It's a sad story, made sadder that this company has been in and out bankruptcy (mostly in) since 2004. Of course, the usual suspects blamed the unions for rejecting the company's generous(?) offer of a 30% pay cut, this on top of the pay cuts the unions already agreed to.
It's cute and everything, and it fits well with a certain Romnian worldview, but it's wrong. For one thing, that denies the traditional role between management and labor. Labor does the work. Management makes the decisions. We can't blame the truck drivers and the bread cutters and the Twinkie fillers for management's failure to balance the books after nearly a decade, even with onerous work rules.
But consider this, from Jacobin magazine:
In a piece for Salon, Jake Blumgart interviewed a bakery worker who had been at the company for 14 years. “In 2005, before concessions I made $48,000, last year I made $34,000…. I would make $25,000 in five years if I took their offer. It will be hard to replace the job I had, but it will be easy to replace the job they were trying to give me.”So while I can understand why people of a certain ideological bent are eager to blame the union's refusal to accept a pay cut as the final dagger in the heart of a beloved company, it's just not the case.
What we have here is a situation where a company offered a wage in the marketplace and couldn’t get any workers to accept it. Consequently, it went out of business. The word “competitive” gets thrown around a lot, often with the murkiest of meanings, but in this case there can be no doubt at all that a company, Hostess, was unable to pay a competitive wage. Ninety-two percent of its workers voted to walk out on their jobs rather than accept its wage, and they stayed out even after they were told it was the company’s final offer.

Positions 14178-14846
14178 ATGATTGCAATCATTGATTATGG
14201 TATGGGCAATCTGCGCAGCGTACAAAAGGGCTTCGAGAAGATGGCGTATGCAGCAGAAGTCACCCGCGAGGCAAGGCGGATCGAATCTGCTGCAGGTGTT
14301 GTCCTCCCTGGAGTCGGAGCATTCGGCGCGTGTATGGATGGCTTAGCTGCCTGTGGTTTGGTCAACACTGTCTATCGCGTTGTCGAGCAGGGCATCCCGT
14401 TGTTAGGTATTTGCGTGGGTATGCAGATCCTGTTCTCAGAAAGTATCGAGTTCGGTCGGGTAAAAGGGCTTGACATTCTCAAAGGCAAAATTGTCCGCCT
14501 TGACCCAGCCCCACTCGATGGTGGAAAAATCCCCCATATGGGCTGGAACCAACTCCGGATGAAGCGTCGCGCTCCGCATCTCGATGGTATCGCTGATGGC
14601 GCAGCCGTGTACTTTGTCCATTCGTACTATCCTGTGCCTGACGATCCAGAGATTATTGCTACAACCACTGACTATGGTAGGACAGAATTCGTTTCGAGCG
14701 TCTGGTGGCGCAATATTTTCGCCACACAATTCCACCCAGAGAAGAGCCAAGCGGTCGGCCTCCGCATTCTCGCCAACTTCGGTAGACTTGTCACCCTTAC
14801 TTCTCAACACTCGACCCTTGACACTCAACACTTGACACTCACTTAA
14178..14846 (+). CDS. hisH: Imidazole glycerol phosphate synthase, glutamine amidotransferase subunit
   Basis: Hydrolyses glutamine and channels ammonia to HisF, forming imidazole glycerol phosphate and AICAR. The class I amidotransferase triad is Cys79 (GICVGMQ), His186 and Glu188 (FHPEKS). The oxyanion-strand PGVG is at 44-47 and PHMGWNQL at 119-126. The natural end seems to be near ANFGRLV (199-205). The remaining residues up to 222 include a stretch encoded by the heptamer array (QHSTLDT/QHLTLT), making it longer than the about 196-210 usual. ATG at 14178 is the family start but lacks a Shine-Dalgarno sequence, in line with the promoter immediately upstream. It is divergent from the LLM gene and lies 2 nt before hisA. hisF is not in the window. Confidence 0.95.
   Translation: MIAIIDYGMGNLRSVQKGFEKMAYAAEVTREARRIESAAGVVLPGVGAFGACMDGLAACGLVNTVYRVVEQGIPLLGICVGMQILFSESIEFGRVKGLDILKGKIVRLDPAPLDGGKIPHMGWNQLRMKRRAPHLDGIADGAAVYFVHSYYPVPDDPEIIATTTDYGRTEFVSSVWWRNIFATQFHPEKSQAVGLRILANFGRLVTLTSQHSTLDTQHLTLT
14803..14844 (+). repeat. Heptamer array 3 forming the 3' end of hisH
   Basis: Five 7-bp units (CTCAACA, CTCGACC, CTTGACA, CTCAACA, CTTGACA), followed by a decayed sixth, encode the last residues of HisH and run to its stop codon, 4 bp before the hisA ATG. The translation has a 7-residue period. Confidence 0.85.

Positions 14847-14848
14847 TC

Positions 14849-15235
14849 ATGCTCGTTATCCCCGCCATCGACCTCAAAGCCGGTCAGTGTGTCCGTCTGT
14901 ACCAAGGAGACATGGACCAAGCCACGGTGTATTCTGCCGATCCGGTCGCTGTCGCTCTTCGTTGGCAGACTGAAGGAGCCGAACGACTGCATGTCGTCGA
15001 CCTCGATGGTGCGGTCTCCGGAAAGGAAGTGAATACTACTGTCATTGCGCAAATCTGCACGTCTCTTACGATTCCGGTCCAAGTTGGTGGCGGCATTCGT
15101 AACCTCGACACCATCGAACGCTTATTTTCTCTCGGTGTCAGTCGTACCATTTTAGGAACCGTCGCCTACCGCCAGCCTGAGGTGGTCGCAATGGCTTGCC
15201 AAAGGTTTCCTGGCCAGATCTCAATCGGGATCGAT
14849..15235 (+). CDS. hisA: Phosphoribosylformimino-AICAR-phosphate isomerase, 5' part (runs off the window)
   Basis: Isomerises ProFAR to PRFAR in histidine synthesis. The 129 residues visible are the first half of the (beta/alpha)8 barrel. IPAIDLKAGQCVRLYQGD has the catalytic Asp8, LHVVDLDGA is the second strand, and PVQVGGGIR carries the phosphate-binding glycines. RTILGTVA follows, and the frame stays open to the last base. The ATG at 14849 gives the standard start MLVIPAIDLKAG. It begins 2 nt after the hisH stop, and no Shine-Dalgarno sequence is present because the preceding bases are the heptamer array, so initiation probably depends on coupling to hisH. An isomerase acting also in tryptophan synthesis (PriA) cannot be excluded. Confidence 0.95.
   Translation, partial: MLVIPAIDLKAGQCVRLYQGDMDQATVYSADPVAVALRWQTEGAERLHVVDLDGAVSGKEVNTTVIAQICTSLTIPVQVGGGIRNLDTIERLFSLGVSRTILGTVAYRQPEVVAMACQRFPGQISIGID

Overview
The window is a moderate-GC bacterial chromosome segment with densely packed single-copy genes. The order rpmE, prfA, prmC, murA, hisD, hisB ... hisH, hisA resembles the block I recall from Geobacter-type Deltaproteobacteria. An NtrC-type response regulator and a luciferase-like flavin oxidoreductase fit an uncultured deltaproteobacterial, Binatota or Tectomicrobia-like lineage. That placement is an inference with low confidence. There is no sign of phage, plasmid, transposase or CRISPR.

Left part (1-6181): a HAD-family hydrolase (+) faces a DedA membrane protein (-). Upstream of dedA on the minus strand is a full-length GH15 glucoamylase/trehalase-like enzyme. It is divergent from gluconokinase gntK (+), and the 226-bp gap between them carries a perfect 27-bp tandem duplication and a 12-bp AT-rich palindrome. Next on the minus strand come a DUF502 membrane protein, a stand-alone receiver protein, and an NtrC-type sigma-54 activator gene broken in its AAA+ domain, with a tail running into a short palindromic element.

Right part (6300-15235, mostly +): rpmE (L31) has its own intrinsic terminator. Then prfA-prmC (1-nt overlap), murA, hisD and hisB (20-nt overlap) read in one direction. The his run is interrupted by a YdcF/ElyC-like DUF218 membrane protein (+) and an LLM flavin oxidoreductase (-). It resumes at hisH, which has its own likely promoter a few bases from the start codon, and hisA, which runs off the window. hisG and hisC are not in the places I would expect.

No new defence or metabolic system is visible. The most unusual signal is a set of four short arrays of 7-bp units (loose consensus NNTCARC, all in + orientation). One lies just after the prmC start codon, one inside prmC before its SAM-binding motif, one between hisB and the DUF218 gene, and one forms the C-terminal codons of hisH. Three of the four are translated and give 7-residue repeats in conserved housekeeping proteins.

By all the canons of competitiveness, it was the company that was deluded. Hey, it’s a tough labor market out there. Hostess just couldn’t compete.
Fact is, if the company hadn't been able to collectively bargain for the first round of paycuts, their inability to pay their workers would have been apparent much, much earlier. Thanks to the unions, the company got everyone to say yes to a pay cut. If the company had to bargain individually with workers, it's entirely possible --guaranteed, even?-- that a sizable percentage of the workforce would say no and leave the company on their own accord.
So while it sucks that these guys are losing their jobs, there is a huge silver lining. Short-term, they're unemployed right before the holidays.
In the long run, though, they now have the opportunity to seek better employment at well-managed firms, which --and perhaps this doesn't need to be said--is better for their long-term prosperity than taking yet another pay cut to prop up a company run by nincompoops.
As the wise man said, better to die on your feet than live on your knees.